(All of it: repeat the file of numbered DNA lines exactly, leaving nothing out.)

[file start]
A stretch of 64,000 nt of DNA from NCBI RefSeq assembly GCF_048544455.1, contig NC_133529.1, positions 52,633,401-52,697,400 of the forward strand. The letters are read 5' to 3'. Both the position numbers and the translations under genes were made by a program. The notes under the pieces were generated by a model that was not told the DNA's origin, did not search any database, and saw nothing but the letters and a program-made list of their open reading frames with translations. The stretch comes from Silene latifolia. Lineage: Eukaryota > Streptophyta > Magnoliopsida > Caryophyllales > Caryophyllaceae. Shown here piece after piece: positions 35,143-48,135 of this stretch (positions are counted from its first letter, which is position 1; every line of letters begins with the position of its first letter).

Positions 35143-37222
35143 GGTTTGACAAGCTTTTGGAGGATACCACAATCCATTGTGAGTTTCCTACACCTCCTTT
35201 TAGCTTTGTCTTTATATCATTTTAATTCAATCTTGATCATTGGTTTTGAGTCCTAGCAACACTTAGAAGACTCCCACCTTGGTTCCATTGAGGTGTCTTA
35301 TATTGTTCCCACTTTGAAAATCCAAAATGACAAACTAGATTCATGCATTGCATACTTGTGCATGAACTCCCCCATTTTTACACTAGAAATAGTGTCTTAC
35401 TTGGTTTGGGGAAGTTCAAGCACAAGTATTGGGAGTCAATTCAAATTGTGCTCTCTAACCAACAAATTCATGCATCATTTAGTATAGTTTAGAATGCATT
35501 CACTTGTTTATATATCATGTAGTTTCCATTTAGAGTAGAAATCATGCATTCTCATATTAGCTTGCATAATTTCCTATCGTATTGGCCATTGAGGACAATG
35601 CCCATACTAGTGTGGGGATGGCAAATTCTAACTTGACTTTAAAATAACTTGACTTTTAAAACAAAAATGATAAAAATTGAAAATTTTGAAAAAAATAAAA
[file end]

A stretch of 64,000 nt of DNA from NCBI RefSeq assembly GCF_048544455.1, contig NC_133529.1, positions 52,633,401-52,697,400 of the forward strand. The letters are read 5' to 3'. Both the position numbers and the translations under genes were made by a program. The notes under the pieces were generated by a model that was not told the DNA's origin, did not search any database, and saw nothing but the letters and a program-made list of their open reading frames with translations. The stretch comes from Silene latifolia. Lineage: Eukaryota > Streptophyta > Magnoliopsida > Caryophyllales > Caryophyllaceae. Shown here piece after piece: positions 35,143-48,135 of this stretch (positions are counted from its first letter, which is position 1; every line of letters begins with the position of its first letter).

Positions 35143-37222
35143 GGTTTGACAAGCTTTTGGAGGATACCACAATCCATTGTGAGTTTCCTACACCTCCTTT
35201 TAGCTTTGTCTTTATATCATTTTAATTCAATCTTGATCATTGGTTTTGAGTCCTAGCAACACTTAGAAGACTCCCACCTTGGTTCCATTGAGGTGTCTTA
35301 TATTGTTCCCACTTTGAAAATCCAAAATGACAAACTAGATTCATGCATTGCATACTTGTGCATGAACTCCCCCATTTTTACACTAGAAATAGTGTCTTAC
35401 TTGGTTTGGGGAAGTTCAAGCACAAGTATTGGGAGTCAATTCAAATTGTGCTCTCTAACCAACAAATTCATGCATCATTTAGTATAGTTTAGAATGCATT
35501 CACTTGTTTATATATCATGTAGTTTCCATTTAGAGTAGAAATCATGCATTCTCATATTAGCTTGCATAATTTCCTATCGTATTGGCCATTGAGGACAATG
35601 CCCATACTAGTGTGGGGATGGCAAATTCTAACTTGACTTTAAAATAACTTGACTTTTAAAACAAAAATGATAAAAATTGAAAATTTTGAAAAAAATAAAA